For slight downsides, I felt everything felt a little too shiny and clean, but that's probably because of digital film. It could have used perhaps a little more humour. But on the other hand, electric guitar flamethrower. So there was that, and it was amazing.

A lot of people have said this is their favorite action movie of all time, or at least this decade. Not mine, that distinction still goes to Children of Men, Shoot 'em Up and Leon: The Professional, but of 2010 onward? Hell yes! It certainly knocked Dredd and Snowpiercer down a few pegs, but John Wick is still giving it a run for it's money.

Go see this movie! I implore you! This deserves your money. Far more than Suicide Squad will.

Wednesday, 6 May 2015

Book Review: A is for Antichrist by Iain Rob Wright

A is for Antichrist (A-Z of Horror)A is for Antichrist by Iain Rob Wright
My rating: 3 of 5 stars


HAPPY BIRTHDAY…
A boy’s sixteenth birthday is a special occasion. It’s a time where he becomes a man. It’s a time that brings many changes.

But Isaac’s sixteenth birthday brings him more changes than most. He is not quite himself and suddenly his friends don’t seem so much like friends anymore. By the end of the party, Isaac will not just change from a boy into a man, but into something else entirely.
GROWING PAINS CAN BE HELL…


I downloaded this story for free from Amazon. My copy had editor corrections in it. I think Mr Wright uploaded the wrong ebook file.

This story starts with a sort of slow burn, with subtle hints as to what's going on. And at first I was having a lot of fun with it. I was smiling, I was amused, I was having a good time.

But then, the crap hits the fan and any sense of creepiness is dropped for a quick, violent ending.

We didn't get into Issac's head enough, for one. There was too much telling, not showing. In one moment a character is on fire and in the next, they're burned to a crisp and dead. No flailing, no trying to douse the fire, no smell of burning flesh and hair, no drama. Just "On fire" and then "Dead".

While it was fun for the first 3/4ths of the story, the characters were flat and interchangeable. I kept forgetting which character was which until I was given a description. It seems the author forgot about at least two of them through most of the story. I know I did.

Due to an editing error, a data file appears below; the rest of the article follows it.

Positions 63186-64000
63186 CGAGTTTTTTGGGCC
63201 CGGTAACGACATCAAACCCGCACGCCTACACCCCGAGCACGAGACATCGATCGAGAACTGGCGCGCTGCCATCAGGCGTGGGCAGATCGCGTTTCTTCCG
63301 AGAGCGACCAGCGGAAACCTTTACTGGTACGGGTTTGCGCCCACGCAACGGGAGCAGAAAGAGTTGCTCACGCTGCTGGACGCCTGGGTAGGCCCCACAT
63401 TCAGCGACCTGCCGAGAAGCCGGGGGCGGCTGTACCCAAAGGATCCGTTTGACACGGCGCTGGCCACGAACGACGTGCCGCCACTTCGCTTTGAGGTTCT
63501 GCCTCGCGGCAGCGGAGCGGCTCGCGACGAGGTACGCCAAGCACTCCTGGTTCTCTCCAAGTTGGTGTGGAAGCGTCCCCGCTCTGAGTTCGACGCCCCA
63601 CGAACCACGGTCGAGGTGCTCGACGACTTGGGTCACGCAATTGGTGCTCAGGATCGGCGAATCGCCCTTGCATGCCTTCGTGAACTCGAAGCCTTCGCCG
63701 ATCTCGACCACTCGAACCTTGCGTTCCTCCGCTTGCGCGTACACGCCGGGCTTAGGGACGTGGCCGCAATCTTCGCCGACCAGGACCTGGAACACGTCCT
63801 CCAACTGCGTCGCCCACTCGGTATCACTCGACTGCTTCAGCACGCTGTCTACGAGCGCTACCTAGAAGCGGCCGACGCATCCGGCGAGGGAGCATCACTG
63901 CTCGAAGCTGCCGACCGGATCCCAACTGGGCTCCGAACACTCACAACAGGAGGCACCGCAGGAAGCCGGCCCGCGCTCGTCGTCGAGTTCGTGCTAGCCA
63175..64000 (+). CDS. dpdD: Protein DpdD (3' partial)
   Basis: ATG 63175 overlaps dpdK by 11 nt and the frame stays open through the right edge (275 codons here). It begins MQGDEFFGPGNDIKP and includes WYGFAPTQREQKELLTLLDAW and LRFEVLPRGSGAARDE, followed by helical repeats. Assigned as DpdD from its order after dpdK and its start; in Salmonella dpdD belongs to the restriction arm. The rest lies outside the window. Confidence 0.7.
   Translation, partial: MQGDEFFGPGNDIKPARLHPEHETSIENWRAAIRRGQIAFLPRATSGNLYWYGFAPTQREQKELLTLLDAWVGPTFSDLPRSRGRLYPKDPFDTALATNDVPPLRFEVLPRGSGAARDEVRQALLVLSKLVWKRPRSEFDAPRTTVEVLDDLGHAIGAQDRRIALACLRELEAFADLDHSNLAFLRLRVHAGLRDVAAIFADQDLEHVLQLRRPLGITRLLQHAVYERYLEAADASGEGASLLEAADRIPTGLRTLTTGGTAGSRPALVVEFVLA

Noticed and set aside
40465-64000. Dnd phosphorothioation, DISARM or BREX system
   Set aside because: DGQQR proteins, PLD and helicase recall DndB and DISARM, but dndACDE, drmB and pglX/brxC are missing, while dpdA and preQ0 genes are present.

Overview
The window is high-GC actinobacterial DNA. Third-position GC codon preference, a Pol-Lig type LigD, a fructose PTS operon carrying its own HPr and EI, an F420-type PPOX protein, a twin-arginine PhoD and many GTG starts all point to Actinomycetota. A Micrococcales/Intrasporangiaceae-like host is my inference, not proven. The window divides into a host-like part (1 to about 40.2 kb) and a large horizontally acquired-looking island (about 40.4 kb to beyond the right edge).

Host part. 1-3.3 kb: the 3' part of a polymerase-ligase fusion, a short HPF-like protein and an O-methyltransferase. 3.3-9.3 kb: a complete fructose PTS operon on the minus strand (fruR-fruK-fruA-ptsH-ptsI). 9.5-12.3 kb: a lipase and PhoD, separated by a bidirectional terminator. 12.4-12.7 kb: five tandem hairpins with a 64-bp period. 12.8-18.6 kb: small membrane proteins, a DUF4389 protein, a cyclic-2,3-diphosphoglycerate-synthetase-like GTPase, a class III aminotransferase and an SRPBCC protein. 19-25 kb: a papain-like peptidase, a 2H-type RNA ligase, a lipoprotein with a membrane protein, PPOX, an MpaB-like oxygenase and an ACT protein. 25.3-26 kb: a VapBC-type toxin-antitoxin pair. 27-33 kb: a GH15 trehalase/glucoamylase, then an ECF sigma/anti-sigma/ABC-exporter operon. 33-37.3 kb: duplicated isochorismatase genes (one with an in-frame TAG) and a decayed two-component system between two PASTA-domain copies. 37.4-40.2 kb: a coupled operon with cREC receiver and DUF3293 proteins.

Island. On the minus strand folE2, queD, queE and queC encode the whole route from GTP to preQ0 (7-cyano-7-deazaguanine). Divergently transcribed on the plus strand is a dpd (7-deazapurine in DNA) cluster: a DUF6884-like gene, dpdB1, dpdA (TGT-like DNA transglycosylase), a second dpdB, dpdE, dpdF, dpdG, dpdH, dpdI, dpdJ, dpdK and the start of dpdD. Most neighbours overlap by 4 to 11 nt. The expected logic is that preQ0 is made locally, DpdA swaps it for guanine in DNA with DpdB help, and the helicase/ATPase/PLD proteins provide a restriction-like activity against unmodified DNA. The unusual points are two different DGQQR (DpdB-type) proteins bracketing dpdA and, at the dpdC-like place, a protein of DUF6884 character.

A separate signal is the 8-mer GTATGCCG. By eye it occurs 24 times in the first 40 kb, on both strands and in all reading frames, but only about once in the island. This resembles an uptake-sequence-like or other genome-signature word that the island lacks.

When I started this review, I rated it three stars, but now that I've laid out all my problems with it, it's a 2 star.

This is the first of a series of shorts from A-Z. I don't think I'll be continuing this series.

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Monday, 30 March 2015

Book Review - Gun Machine by Warren Ellis

Gun MachineGun Machine by Warren Ellis
My rating: 3 of 5 stars

Hold it! I was promised something truly disturbing, and aside from the police chatter which had some genuinely horrific stuff, the actual case was kind of ...meh.

I kept thinking back to Scars, by Warren Ellis, and that was a far more disturbing case. Instead, the case was kind of like something out of Criminal Minds, and predictable.

Having said that, I liked the characters, I liked how different lives intersected throughout the story and how everything was woven together. The writing was top notch, I just wanted even more of that trademark Warren Ellis grit.


I listened to this as an audiobook. The performance was good.

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Sunday, 22 February 2015

Book Review: Flesh Worn Stone by John A. Burks Jr.

Flesh Worn StoneFlesh Worn Stone by John A. Burks Jr.
My rating: 2 of 5 stars

The island is a playground of horror and the kidnapped are forced to participate in the Game, a modern-day rendition of the Coliseum of ancient Rome, where they must compete in acts of murder, rape, and self-mutilation for the amusement of an unseen wealthy elite. Contestants must survive the Game five times to earn their freedom from the island. Losers become the evening meal.

I should hate this book. I really, really should. What with a man sitting on a "thrown" and words missing, punctuation missing, names spelled wrong, shock for shock's sake, telling-not-showing and the misuse of the word "literally".